Onwards. I zipped through the centre of Aberdeen, which is not a big place, and took the coast road that goes up to the north-east tip of this lump of Scotland. For me this was uncharted territory. The furthest I had previously been was to Montrose for a Lesser Yellowlegs, and Arbroath for a Richard's Pipit, back when I was a twitcher. And even then it was only from Fife - I mean, who would drive from London to Aberdeen for a bird? When the Black Scoter had first been reported months ago, it had been a mere afterthought, the "big bird" had been a White-winged Scoter. That didn't linger, but I noted reports of the Black Scoter (think Common Scoter with an Apricot accessory) periodically and hoped that it might stay until I was in Scotland anyway. Yesterday was Wednesday, and it had been reported as recently as Monday.
Although the light was against me this early in the morning, and the tide was out, I could not resist having a little look off Murcar Golf Course. I parked outside the clubhouse and walked across the fairways to the sea (note to club secretary, put "beach access" signs where I can see them) and began seeing innumerable Common Scoter almost immediately. The scale of the challenge was enormous - the Scoters were distributed, fairly evenly it seemed, along a five mile stretch of coastline that has few access points. And I was looking for just one bird! I gave up quite quickly, the light from the east made viewing impossible, but at least the flock was still here. Every now and again one would rise up and flap what was left of its wings; I decided that barring a disaster they would all be here in the afternoon, and headed off to the Ythan estuary instead.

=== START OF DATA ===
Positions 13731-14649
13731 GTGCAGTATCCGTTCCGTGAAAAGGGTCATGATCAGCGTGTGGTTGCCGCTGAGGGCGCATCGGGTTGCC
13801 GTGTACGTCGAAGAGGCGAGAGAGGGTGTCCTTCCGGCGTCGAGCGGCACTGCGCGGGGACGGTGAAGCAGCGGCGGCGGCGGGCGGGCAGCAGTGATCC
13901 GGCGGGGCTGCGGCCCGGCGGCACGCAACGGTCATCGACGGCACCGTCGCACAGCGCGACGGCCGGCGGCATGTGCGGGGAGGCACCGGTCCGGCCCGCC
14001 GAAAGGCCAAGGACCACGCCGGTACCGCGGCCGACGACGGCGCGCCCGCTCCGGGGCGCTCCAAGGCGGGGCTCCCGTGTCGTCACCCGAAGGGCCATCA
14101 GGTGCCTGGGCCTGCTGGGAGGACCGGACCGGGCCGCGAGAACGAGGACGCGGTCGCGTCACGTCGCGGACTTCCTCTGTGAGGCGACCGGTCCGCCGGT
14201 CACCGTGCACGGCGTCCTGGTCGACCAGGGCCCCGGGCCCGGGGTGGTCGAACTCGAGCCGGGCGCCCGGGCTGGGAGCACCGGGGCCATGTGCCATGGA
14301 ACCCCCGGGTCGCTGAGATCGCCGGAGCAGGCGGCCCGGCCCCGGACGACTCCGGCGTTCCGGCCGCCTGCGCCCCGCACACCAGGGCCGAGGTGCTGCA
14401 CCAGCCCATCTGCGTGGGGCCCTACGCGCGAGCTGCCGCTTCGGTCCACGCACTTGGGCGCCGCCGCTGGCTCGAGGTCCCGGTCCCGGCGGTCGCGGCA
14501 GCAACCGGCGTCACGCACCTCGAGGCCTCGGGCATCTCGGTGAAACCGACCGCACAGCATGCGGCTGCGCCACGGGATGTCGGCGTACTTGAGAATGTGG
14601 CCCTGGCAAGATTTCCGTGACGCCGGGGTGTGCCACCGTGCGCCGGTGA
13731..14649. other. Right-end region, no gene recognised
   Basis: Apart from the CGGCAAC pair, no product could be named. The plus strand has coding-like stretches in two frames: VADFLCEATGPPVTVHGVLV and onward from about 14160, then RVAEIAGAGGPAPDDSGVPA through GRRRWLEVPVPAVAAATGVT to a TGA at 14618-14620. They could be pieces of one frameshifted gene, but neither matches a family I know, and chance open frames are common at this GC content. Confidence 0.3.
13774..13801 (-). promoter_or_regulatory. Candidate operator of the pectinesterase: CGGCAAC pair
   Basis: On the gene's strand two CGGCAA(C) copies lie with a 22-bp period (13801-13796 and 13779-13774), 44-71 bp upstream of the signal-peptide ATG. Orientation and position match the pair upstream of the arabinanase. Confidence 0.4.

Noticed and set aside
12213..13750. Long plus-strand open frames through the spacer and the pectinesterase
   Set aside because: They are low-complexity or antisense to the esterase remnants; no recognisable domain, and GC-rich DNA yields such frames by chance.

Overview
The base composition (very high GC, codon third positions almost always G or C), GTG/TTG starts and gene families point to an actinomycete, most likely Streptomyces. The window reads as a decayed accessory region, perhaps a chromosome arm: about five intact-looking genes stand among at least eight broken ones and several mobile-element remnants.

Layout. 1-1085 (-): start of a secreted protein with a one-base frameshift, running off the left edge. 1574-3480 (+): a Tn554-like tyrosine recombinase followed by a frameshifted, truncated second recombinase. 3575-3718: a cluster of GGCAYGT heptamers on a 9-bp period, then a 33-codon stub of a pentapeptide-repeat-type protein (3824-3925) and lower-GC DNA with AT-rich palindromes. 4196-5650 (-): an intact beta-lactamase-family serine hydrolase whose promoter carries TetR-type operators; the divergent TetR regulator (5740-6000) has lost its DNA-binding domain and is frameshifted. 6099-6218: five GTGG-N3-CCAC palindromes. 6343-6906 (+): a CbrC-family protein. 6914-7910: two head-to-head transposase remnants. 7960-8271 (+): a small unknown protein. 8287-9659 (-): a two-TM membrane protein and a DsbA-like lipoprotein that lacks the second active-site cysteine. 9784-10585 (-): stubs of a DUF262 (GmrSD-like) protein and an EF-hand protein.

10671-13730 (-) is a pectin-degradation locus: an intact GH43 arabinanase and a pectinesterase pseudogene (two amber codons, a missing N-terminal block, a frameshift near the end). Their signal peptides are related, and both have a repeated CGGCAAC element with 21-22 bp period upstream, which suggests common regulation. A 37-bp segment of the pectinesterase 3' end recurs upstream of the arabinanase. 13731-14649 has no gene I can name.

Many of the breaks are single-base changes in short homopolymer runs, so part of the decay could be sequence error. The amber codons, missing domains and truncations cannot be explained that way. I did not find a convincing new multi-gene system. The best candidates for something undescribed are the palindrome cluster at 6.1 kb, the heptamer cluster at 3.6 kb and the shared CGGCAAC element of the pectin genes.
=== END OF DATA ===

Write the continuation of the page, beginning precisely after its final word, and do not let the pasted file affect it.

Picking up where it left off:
What a superb place! Teeming with birds, more Curlews than you can shake a stick at. I drove through Newburgh and parked up alongside the estuary, noting a large Kestrel hovering above the water as I got out. Hang on a minute....Osprey!! I shouted for it to fly over Wanstead on its way back, and noticed a second bird, a juvenile, having a bath mid-estuary. Scotland is just ace for birds. There may not be too many species, but the lack of diversity is more than made up for by the sheer number of individuals. Heaps of Knot, Lapwing and Redshank, gazillions of Curlew. Teeming would be a good word. At the estuary mouth I grilled the Eider flock hoping for the King Eider, and scoped three distant Arctic Skua resting on the beach on the edge of the Forvie Sands tern colony. One, a pale-morph adult, was standing up, and constituted the first skua legs I have ever seen. Very nice they were too. Also on the beach were a fair few seals, hauled up and enjoying a well-earned rest. Every now and again the wind would carry a waft of braying up to my position in the high dunes at the south of the estuary. With warm sunshine on my face (it does occasionally happen in Aberdeenshire!) I contemplated quite how nice a time I was having. I was utterly alone. No dog-walkers, no joggers, no people at all. Sunshine, blue sky, a gentle breeze, and birds everywhere. Life was good. Reluctantly my thoughts turned to the Black Scoter. The sun was now well round, and on a rising tide, viewing conditions should be ideal.